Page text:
Detroit — Kwame Kilpatrick’s crooked sidekick Bobby Ferguson has arrived at his new home for the next 20 years, where he is living with convicted terrorists, jewel thieves and heroin smugglers.
Ferguson arrived Tuesday at the Gilmer medium-security federal prison in Glenville, W. Va. — more than a six-hour drive southeast of Detroit. The male-only prison has 1,681 inmates and 128 at an adjacent satellite camp.
Notable inmates at the prison include David Williams, one of four men convicted in 2010 in a New York synagogue bombing plot, and Serdar Tatar, who was sentenced in 2009 for his role in plotting to kill military personnel at Fort Dix in New Jersey.
Ferguson’s criminal record — including a conviction for pistol-whipping an employee — and other factors kept him from being sent to a low-security prison, Connecticut lawyer and prison expert Todd Bussert said.
Ferguson will serve alongside other violent criminals in a tough environment, he said.
“It’s a very difficult world,” said Bussert, contributing author of the “Federal Prison Guidebook.”
There likely will be a welcoming committee, however.
“When you show up at an institution, inmates will come visit. They want to know if you’re a snitch or if you’re a sex offender,” Bussert said.
Prisoners often will call relatives and have them Google the names of new inmates, he said.
That could be problematic for Ferguson, a one-time millionaire whose firm received city contracts worth tens of millions of dollars during Kilpatrick’s tenure.
“They want to know if the guy has assets and there is a better-than-likely chance he will be confronted by inmates trying to get things from him,” Bussert said. “He’ll have to confront that: inmates asking him to buy them a pair of shoes or send something to their wife.”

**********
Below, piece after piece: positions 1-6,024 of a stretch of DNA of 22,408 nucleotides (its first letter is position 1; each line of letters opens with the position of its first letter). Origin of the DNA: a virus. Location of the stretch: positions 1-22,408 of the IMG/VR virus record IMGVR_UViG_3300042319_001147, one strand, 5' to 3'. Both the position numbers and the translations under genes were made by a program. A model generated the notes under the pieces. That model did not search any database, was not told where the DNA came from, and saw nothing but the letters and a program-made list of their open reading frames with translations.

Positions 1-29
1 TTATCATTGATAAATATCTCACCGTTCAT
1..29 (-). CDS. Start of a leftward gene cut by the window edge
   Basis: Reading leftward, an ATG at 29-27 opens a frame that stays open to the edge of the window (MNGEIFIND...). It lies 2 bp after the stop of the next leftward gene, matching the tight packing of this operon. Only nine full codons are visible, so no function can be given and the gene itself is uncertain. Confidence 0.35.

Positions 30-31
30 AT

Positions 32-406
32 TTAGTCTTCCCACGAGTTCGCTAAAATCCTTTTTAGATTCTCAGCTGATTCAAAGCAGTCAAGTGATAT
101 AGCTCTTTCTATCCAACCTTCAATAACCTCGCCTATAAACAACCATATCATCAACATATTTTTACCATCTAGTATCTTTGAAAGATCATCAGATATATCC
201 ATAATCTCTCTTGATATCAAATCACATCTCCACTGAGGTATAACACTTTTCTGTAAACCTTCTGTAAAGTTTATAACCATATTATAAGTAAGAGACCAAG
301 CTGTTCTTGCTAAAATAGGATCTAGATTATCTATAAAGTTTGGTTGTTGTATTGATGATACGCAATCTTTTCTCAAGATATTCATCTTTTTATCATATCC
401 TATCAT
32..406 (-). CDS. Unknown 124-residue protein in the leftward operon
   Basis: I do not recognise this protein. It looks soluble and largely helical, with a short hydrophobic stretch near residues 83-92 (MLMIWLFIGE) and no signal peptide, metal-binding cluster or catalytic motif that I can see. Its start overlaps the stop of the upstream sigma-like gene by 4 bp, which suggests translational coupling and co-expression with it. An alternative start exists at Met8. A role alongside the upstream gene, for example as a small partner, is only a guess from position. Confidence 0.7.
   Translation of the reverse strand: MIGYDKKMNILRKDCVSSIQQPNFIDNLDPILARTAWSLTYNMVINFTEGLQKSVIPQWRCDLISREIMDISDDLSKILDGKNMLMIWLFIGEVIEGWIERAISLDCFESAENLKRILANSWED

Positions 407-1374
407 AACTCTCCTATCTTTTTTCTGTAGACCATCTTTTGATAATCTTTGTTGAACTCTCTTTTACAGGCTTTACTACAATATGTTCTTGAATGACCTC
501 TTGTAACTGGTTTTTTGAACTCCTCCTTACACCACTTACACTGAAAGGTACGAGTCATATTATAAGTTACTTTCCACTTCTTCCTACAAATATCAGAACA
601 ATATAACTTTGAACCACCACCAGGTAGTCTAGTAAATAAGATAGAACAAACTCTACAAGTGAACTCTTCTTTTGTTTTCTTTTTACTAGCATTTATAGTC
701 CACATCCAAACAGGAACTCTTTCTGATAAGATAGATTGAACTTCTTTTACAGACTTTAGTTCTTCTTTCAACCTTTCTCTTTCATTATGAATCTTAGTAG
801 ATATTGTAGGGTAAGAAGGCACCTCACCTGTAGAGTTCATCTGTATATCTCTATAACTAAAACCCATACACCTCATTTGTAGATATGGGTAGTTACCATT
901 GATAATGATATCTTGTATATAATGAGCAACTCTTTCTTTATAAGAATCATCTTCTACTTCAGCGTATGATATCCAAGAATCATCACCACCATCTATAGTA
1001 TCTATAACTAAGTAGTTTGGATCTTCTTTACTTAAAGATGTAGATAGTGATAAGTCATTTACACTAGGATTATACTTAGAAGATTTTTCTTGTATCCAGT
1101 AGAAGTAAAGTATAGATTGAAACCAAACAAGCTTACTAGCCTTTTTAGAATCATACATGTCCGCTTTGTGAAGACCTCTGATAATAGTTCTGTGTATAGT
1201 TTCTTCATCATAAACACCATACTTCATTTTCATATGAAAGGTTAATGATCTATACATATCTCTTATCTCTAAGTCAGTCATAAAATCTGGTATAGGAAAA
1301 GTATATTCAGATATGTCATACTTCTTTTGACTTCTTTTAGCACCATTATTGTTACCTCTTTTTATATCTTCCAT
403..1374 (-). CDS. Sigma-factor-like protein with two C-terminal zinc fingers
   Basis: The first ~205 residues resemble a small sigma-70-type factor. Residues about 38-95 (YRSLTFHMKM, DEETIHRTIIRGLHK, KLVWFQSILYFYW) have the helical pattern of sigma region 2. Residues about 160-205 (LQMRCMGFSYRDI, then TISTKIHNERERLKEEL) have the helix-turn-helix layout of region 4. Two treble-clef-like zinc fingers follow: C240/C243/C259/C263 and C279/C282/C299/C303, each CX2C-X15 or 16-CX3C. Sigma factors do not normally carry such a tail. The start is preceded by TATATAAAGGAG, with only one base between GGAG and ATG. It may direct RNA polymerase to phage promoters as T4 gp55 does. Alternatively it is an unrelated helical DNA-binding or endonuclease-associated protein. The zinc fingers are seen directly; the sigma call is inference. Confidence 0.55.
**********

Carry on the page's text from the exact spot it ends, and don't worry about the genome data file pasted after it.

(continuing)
Ferguson’s new home isn’t the worst place, or cushy, he added.
“It’s the exact opposite of ‘Club Fed,’ ” Bussert said. “For a guy like (Ferguson), he’s going to be around similar people who have been convicted of violent crimes.”
Ferguson’s lawyer could not be reached for comment Wednesday.
Ferguson, 45, has bounced between the federal prison in Milan and the Wayne County Jail since being convicted of racketeering and other charges in March 2013. There was a delay in sending Ferguson to a permanent prison, in part, because he was on trial in a separate bid-rigging case that ended in acquittal earlier this year.
He was sentenced in October 2013 to 21 years in prison, one of the longest sentences in a public corruption case in U.S. history. U.S. District Judge Nancy Edmunds said he was the “muscle and the money” behind Kilpatrick’s long-running criminal racket inside City Hall.
Ferguson also was ordered to pay almost $6.3 million in restitution to the city, has split with his wife and has claimed to be penniless. But the night before jurors reached guilty verdicts in the City Hall corruption trial, the FBI obtained a search warrant and seized almost $700,000 from accounts linked to the Detroit contractor.
Ferguson's sentence was seven years shorter than the one given to Kilpatrick, 44, who is incarcerated in an Oklahoma prison until August 2037.
At sentencing, Ferguson never apologized but talked about his faith and his disappointment — in a system that is putting so many young African-American men in prison.
The closest he came to contrition: “I've lived a good life, maybe not to the fullest or not to someone's expectations,” he said.
Jurors found the contractor guilty of nine crimes, including racketeering, extortion and bribery — all part of a pay-to-play scheme with Kilpatrick during the mayor's six-year tenure in office. The details of the pair's actions were laid out over the course of a six-month trial in federal court.